Graves Disease Workup

Updated: Jan 04, 2023
  • Author: Sai-Ching Jim Yeung, MD, PhD, FACP; Chief Editor: Romesh Khardori, MD, PhD, FACP  more...
  • Print

Laboratory Studies

Ultrasensitive (third-generation) TSH assays remain the best screening test for thyroid disorders.

  • With the exception of TSH-induced hyperthyroidism, subnormal or suppressed TSH levels are seen in most patients with thyrotoxicosis.

  • Free T4 levels or the free T4 index is usually elevated, as is the free T3 level or free T3 index. Subclinical hyperthyroidism, defined as a free T4 or free T3 level within the reference range with suppressed TSH, also can be seen.

  • On occasion, only the free T3 level is elevated, a syndrome known as T3 toxicosis. This may be associated with toxic nodular goiter or the ingestion of T3. Elevated T3 levels are often seen in early phase Graves disease as well.

  • Assays for TSH-receptor antibodies (particularly TSIs) almost always are positive.

  • Detection of TSIs is diagnostic for Graves disease.

  • The presence of TSIs is particularly useful in reaching the diagnosis in pregnant women, in whom the use of radioisotopes is contraindicated.

  • Other markers of thyroid autoimmunity, such as antithyroglobulin antibodies or antithyroidal peroxidase antibodies, are usually present.

  • Other autoantibodies that may be present include TSH receptor–blocking antibodies and anti–sodium-iodide symporter antibody.

  • The presence of these antibodies supports the diagnosis of an autoimmune thyroid disease.

Liver function test results should be obtained to monitor for liver toxicity caused by thioamides (antithyroid medications).

A CBC with differential should be obtained at baseline and with the development of fever or symptoms of infection. Graves disease may be associated with normocytic anemia, low-normal to slightly depressed total WBC count with relative lymphocytosis and monocytosis, and low-normal to slightly depressed platelet count. Thioamides may rarely cause severe hematologic side effects, but routine screening for these rare events is not cost-effective.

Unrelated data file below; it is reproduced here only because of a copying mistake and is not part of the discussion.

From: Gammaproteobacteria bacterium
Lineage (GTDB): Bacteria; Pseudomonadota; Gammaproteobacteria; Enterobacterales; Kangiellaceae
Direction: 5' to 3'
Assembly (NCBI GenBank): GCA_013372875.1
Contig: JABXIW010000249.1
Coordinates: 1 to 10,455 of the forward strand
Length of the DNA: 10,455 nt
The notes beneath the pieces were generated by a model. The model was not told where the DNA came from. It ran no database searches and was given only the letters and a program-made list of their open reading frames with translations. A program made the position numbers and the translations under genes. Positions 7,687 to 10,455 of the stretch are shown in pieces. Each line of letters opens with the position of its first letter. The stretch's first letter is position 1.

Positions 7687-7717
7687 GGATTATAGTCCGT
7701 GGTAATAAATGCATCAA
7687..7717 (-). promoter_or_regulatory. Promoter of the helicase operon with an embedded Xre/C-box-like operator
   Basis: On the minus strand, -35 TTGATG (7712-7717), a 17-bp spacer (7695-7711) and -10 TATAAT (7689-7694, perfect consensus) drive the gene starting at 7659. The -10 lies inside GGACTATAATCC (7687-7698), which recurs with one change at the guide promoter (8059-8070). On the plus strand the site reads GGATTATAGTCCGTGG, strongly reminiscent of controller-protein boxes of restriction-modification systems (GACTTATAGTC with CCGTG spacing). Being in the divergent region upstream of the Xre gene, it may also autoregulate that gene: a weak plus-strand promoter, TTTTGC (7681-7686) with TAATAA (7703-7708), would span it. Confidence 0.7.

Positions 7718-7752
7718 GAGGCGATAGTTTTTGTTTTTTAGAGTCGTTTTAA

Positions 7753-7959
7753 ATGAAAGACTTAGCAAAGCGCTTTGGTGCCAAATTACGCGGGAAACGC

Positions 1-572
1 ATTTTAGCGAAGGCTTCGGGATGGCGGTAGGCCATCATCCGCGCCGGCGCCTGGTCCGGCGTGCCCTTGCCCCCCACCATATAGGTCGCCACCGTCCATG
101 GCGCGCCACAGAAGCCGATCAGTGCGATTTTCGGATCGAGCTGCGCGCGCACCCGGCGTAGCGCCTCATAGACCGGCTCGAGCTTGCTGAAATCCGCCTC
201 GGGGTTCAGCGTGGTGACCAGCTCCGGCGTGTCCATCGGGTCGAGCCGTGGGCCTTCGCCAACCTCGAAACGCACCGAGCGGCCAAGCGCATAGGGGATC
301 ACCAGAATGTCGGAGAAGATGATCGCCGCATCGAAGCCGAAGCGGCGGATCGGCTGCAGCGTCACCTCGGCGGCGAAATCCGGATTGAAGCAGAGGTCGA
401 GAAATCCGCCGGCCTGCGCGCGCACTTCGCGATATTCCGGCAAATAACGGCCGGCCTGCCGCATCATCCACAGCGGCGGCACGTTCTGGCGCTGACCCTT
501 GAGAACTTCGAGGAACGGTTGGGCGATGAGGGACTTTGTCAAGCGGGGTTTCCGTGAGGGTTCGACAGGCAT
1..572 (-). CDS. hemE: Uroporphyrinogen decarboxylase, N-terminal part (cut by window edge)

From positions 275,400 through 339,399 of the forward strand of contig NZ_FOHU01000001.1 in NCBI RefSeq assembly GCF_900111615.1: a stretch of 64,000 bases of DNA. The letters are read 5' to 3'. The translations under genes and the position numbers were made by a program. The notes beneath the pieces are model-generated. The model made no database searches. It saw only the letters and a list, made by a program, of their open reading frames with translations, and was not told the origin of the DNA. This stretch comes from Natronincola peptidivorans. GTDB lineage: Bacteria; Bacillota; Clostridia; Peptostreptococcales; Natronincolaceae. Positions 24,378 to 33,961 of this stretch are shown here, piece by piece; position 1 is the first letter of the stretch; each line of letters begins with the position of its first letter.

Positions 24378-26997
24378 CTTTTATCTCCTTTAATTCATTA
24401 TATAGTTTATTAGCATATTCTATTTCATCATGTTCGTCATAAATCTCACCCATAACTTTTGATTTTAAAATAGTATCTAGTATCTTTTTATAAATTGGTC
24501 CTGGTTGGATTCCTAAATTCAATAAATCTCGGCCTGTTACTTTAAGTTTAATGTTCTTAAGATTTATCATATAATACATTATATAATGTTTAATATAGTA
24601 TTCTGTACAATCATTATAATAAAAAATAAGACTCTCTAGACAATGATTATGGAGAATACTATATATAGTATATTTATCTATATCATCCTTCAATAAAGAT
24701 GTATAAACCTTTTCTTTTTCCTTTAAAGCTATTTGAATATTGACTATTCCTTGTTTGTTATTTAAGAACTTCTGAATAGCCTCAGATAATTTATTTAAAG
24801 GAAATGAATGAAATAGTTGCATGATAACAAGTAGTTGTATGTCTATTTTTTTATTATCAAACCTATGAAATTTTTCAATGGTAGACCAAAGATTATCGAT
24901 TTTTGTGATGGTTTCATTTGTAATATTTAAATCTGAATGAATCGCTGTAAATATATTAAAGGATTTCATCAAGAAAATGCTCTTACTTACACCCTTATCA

Investigation of gynecomastia associated with Graves disease may reveal increased sex hormone–binding globulin levels and decreased free testosterone levels.

Graves disease may worsen diabetes control and may be reflected by an increase in hemoglobin A1C in diabetic patients.

A fasting lipid profile may show decreased total cholesterol levels and decreased triglyceride levels.

TSH-releasing hormone testing has largely been replaced by third-generation TSH assays.

A high titer of serum antibodies to collagen XIII is associated with active Graves ophthalmopathy. [52]


Imaging Studies

Radioactive iodine scanning and measurements of iodine uptake are useful in differentiating the causes of hyperthyroidism. In Graves disease, the radioactive iodine uptake is increased, and the uptake is diffusely distributed over the entire gland. [4]

Ultrasounds with color-Doppler evaluation have been found to be cost-effective in hyperthyroid patients. [41, 53] A prospective trial showed that thyroid ultrasound findings are predictive of radioiodine treatment outcome, and, in patients with Graves disease, normoechogenic and large glands are associated with increased radioresistance. [54]

Computed tomography scanning or magnetic resonance imaging (of the orbits) may be necessary in the evaluation of proptosis. If routinely performed, most patients have evidence of ophthalmopathy, such as an increased volume of extraocular muscles and/or retrobulbar connective tissue. These techniques are useful to monitor changes over time or to ascertain the effects of treatment. Careful monitoring is required after using iodinated contrast agents as they may affect ongoing treatment plans.


Histologic Findings

In select cases in which thyroidectomy was performed for the treatment of severe hyperthyroidism, the thyroid glands from patients with Graves disease show lymphocytic infiltrates and follicular hypertrophy, with little colloid present.